There Is a Rest

Editorial - Michael Smith

There Is a Rest

There remaineth therefore a rest to the people of God. For he that is entered
into his rest, he also hath ceased from his own works, as God did from his. Let us labour therefore to enter into that rest, lest any man fall after the same example of unbelief. —Hebrews 4:9-11

The subject this quarter deals with the theological issue of eternal security or “once saved always saved.” The doctrine of eternal security is one of the primary tenants of Calvinism. The opposite perspective would be one of Arminianism. These two theological camps are divided on God’s sovereignty, man’s depravity, election, Christ’s atonement, grace, man’s will, and perseverance. These subjects are interwoven as one affects the other. Rather than detail all of the various interpretations of scripture, because of the space constraint, I had to deal very directly with the scripture in a brief summary. While I believe Arminianism is generally more correct than Calvinism, our guide should be the scripture, not the teaching of a certain theological persuasion. Often there are bits of truth on both sides that can be neglected by a theologian’s pursuit of drawing a distinction between the two.
“Once saved always saved” as a concept is clearly not from God and can give people a false sense of security. It is a dangerous doctrine which opens the door to the permissibility of sin using grace as a covering umbrella. While the doctrine is not Biblical, there are many foundational scriptures used by Calvanists that are vital to a clear, rounded understanding of God’s plan for mankind. God has called His children to a life of holiness without the moral sins which separate mankind from God. There is still much room for growing in the Lord and for perfecting holiness. If we are not careful, the Church of God can place so much emphasis on works that people begin to find their identity and security in those works. While works are an outflow of true salvation, works neither save us nor can works keep us saved. We are saved by God’s grace and through the atonement of the blood of Jesus. There is security that comes in knowing God is more willing to forgive and restore than to cut off. Self-righteousness is often a consequence of people overemphasizing the concept of works.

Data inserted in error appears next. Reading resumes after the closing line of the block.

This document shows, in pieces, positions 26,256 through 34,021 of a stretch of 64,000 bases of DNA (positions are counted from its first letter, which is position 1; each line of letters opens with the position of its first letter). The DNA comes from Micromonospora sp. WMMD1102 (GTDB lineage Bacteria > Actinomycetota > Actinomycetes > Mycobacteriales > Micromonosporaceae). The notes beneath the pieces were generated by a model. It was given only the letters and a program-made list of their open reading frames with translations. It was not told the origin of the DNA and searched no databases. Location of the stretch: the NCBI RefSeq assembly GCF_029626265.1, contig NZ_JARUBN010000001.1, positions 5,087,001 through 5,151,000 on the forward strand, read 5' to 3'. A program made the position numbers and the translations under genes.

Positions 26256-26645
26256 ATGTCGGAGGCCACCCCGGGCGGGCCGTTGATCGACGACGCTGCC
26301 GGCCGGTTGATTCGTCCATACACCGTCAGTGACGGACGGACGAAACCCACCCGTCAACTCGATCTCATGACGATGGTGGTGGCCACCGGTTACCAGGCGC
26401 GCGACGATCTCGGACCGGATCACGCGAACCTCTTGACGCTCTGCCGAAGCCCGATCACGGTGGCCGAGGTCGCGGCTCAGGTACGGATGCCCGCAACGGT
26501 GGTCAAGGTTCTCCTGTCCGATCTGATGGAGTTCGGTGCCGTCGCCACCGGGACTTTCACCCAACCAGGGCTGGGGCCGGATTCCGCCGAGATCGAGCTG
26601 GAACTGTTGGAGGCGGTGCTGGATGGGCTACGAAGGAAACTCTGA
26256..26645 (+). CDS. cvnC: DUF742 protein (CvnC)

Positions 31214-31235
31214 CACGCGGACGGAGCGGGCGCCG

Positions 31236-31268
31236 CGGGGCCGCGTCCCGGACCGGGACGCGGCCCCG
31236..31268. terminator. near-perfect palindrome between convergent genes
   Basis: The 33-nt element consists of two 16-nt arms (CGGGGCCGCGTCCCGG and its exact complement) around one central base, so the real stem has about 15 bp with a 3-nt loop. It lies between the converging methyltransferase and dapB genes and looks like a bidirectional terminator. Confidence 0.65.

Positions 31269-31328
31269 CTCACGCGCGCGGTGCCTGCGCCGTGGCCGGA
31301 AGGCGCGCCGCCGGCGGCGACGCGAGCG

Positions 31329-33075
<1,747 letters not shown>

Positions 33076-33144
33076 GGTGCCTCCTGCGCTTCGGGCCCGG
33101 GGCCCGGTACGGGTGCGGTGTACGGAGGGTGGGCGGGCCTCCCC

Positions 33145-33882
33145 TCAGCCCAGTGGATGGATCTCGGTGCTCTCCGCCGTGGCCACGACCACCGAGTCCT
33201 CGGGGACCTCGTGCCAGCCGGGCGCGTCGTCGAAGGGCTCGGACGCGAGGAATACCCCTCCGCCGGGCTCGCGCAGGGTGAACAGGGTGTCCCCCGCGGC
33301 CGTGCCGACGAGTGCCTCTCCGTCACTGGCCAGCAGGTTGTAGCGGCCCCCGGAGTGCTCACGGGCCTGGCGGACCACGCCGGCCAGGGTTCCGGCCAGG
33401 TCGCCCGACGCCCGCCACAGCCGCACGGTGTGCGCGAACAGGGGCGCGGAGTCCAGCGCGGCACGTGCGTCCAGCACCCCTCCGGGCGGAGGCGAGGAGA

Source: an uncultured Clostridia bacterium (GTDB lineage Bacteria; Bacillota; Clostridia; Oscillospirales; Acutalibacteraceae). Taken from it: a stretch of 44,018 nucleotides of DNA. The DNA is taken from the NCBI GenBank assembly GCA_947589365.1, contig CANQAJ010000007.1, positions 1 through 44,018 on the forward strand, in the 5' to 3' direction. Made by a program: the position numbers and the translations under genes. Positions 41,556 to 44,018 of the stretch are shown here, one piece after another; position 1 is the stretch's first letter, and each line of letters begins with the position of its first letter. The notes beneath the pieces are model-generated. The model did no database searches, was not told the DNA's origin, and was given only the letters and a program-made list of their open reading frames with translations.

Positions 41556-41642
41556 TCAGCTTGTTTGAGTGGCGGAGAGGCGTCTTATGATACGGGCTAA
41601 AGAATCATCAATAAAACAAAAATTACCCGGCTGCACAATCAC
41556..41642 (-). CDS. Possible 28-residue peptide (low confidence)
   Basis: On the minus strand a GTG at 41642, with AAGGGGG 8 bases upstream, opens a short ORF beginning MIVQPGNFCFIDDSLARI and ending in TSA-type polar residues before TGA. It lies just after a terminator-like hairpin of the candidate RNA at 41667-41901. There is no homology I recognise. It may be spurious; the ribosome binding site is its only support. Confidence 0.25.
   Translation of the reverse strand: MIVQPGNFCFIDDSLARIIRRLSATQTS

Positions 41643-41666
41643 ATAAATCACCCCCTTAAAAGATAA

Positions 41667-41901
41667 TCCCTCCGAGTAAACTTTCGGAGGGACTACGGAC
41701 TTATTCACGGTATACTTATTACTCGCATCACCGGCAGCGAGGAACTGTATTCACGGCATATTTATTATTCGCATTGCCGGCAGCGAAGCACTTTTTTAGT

Salvation is a work of God that frees us from the power of sin. Teachers of eternal security often point to the fact that those who do not believe in it are minimizing the power of the blood and God’s grace. I believe it is more accurate to turn that around. Is it not crediting the blood of Jesus and God’s grace with greater power to believe they are strong enough to keep us from going back to sin? The greater power is the sustaining, keeping power of the blood and grace rather than a continual atonement for continual sin. Our job is to maintain faith in the keeping power of God and to obey His word by His enabling grace.

The scripture is clear that people can leave their faith and lose eternal life if they do not maintain fellowship with God. Hence, the doctrine of eternal security is wrong; but we are not interested in teaching a false doctrine of eternal insecurity either. The beauty of true salvation is there is a rest which belongs to God’s people when we cease from our own works. I am thankful to be eternally secure in God’s love and grace. May we ever stay faithful and choose that security above the things of this world.
Michael W. Smith
April 2019